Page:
Recording available. Dr Adrian Hayes, psychiatrist and psychotherapist, introduced the broad categories of psychiatric medication…
It’s Mental Health Awareness Week this week, focusing on body image, and we’re delighted to welcome Bramham Therapy counsellors Rachel Cooper and Deb Burch as our guest bloggers, tackling the subject of food and the body:
Hunger. Food. Longing. The need to feed is so developmentally early that any curiosity around hunger brings us back to the deepest parts of ourselves, perhaps long ignored. Most of us eat at least three times a day, and we usually do it unconsciously. But if we can hold the intention of listening to our hunger we can find a pathway back to our true, fully subjective selves.
What is it that – deep down – you really long for? It’s probably not jammy dodgers. How do you listen to that fire in your belly and create a life with you at its core, if the core of you is being sedated, stuffed or starved? If you don’t trust your hunger, how do you trust your body? If you don’t trust your body because you’ve learned to call it too big or too greedy, how do you tune into what lies ready to be expressed through you? Yes, you — this living, loving, breathing, hungry, biosphere that longs to grow and evolve like any other.
The meaning of the word satisfaction is interesting. Satis (Latin) means enough. Facere means to make. So to be satisfied means to have made enough. It follows that denial of your hunger, through too much or too little control, is essentially a denial of what you might make of yourself. Reflecting on these issues, we have decided to run a workshop called ‘Food, Hunger, Longing and the Body’. You can find more details below. Both of us are drawn to this work through our own personal experiences.
Deb writes: “I’ve had a particular interest in the gut since an anterior resection for colon cancer in Dec 2015. After the initial op I had an ileostomy (procedure to bypass the colon) for eight months. When I finally had this reversed, complications led to ten days of vomiting despite a nasogastric tube. The whole experience changed me. I couldn’t ‘work on’ or work out what was happening. I just had to experience it all. After the ileostomy reversal, during my epic vomiting, I shared a ward with three amazing women. One in her thirties who has since died of the same disease, a 92 year-old who snored louder than I would’ve imagined humanly possible and a third who had grand mals (epileptic seizures) several times during the day and night. (Old age, sickness and death, as the Buddha would remind us.)
Despite working on myself therapeutically for more than twenty years, this was a full-blown baptism into the vulnerability and intimate power of being viscerally human, in glorious, gory detail. The sisterly sharing of contortions and evacuations with absolutely no judgement made me review my relationship with my gut. I started being more interested in what my body was saying and needing and less interested in what I thought or even felt about it. I tuned into my gut with my heart and was moved. It was like the bass in my symphony had been missing.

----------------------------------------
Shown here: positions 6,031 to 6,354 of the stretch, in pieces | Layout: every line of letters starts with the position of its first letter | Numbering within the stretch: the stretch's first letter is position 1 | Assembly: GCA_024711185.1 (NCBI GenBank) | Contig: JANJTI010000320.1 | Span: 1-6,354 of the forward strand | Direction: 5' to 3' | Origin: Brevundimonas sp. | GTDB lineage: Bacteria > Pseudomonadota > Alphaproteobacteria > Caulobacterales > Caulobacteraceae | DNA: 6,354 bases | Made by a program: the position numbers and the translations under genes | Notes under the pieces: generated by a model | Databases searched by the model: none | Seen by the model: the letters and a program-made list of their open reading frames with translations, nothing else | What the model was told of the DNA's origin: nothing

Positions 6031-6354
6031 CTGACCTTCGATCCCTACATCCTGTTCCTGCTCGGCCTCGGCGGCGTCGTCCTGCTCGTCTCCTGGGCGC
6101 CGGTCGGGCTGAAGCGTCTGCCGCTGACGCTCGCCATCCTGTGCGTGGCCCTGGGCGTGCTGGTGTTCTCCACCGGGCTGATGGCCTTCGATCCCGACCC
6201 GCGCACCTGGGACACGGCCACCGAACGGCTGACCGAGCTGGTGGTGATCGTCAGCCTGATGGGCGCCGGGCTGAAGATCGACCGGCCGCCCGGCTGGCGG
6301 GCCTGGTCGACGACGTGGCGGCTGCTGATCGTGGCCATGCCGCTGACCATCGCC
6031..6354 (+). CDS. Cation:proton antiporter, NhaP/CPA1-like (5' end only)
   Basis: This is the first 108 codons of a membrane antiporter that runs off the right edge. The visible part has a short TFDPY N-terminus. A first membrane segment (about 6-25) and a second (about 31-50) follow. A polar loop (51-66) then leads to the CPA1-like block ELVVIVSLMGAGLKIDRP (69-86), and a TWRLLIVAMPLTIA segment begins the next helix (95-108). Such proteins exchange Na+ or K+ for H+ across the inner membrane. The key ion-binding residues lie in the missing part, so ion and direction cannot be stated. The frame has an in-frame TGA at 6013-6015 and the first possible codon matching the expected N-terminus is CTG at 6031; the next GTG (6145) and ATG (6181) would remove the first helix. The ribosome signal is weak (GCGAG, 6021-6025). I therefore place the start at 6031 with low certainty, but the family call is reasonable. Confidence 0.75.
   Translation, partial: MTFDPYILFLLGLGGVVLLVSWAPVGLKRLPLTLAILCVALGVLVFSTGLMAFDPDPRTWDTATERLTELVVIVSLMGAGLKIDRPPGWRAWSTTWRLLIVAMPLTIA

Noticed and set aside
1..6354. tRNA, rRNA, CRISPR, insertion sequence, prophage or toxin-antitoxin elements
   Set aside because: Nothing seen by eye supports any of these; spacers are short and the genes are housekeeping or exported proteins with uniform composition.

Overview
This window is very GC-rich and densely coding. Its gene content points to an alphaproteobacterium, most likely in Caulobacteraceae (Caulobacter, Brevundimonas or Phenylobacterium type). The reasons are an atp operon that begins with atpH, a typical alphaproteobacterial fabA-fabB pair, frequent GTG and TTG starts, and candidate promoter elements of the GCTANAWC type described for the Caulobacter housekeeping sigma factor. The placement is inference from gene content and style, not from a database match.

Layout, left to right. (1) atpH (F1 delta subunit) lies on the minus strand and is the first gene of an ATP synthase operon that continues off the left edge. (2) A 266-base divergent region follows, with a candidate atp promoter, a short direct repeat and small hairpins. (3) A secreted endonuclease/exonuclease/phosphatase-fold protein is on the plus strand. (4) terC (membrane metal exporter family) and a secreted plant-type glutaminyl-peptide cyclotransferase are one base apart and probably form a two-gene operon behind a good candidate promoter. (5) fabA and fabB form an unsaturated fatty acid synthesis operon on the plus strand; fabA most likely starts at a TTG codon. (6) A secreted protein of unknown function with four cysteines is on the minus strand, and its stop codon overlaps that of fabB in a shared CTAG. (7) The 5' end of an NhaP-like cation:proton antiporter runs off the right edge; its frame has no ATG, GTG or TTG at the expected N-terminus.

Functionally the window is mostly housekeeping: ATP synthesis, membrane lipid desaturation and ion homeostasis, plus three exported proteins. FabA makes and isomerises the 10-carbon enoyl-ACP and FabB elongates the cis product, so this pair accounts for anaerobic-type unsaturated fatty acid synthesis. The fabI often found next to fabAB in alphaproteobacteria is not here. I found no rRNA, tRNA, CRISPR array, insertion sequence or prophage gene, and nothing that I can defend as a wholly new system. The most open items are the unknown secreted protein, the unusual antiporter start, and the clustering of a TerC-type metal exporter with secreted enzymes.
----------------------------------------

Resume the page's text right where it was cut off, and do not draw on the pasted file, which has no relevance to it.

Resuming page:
I love helping others realise they too have the guts (as it were) to stop listening to others and start listening to the fire of truth in their bellies.”
Rachel writes: “Growing up I was one of four siblings under the age of seven! Time was clearly stretched for my mother and I realise now that I longed to have a bigger share of her love and attention – the share that was available to me was too limited to meet my needs. As a child there were times that I stole from the desserts that had been portioned out for my siblings and me. In my own young way, with my limited life experience, vocabulary and understanding, I was literally taking sweetness dished out by my mother from my sisters’ portions in order to increase my own share. Even at that early age, my relationship with food provided much insight into my deepest emotional needs and longings.
Of course I was scolded for taking what wasn’t mine, as my mother would have been just as unaware of the reasons behind my actions as I was. Having been brought up to be well behaved I developed some shame for my actions and, therefore, shame for the reason behind my actions, my longing for the love I needed and deserved. This led to a continued pull towards sweet treats in an attempt to fill longings for the love I craved, whether from others, from life, or, most significantly, from myself. My understanding of all this brings me the freedom to make more conscious choices, physically and emotionally. This transformation inspires me to help others understand their own relationships with food and hunger.”
During our workshop we will use visualisation, large group sharing and deeper work in small groups where you can look more intimately at your relationship with eating and longing. The workshop is not specifically about helping you lose weight. We’re not nutritionists or eating disorder experts. But if you look at how you’re eating, you can discover what formative relationships are perhaps unfinished. As you say good-bye to these unconscious dependencies, you find that your own truth has been here, deep inside, all along. If ending your confusion between a desire for wholeness and a desire for tiramisu helps you lose weight, then great. But the freedom, authority and power that come from wholeness bring far greater results than that.
Rachel and Deb’s workshop takes place on Sat 6 and Sun 7 July 2019 from 10 – 5 in Thatcham, near Newbury. To book or enquire further, please call or email:
Deb 07957 111693, email@example.com
Rachel 07969 036448, firstname.lastname@example.org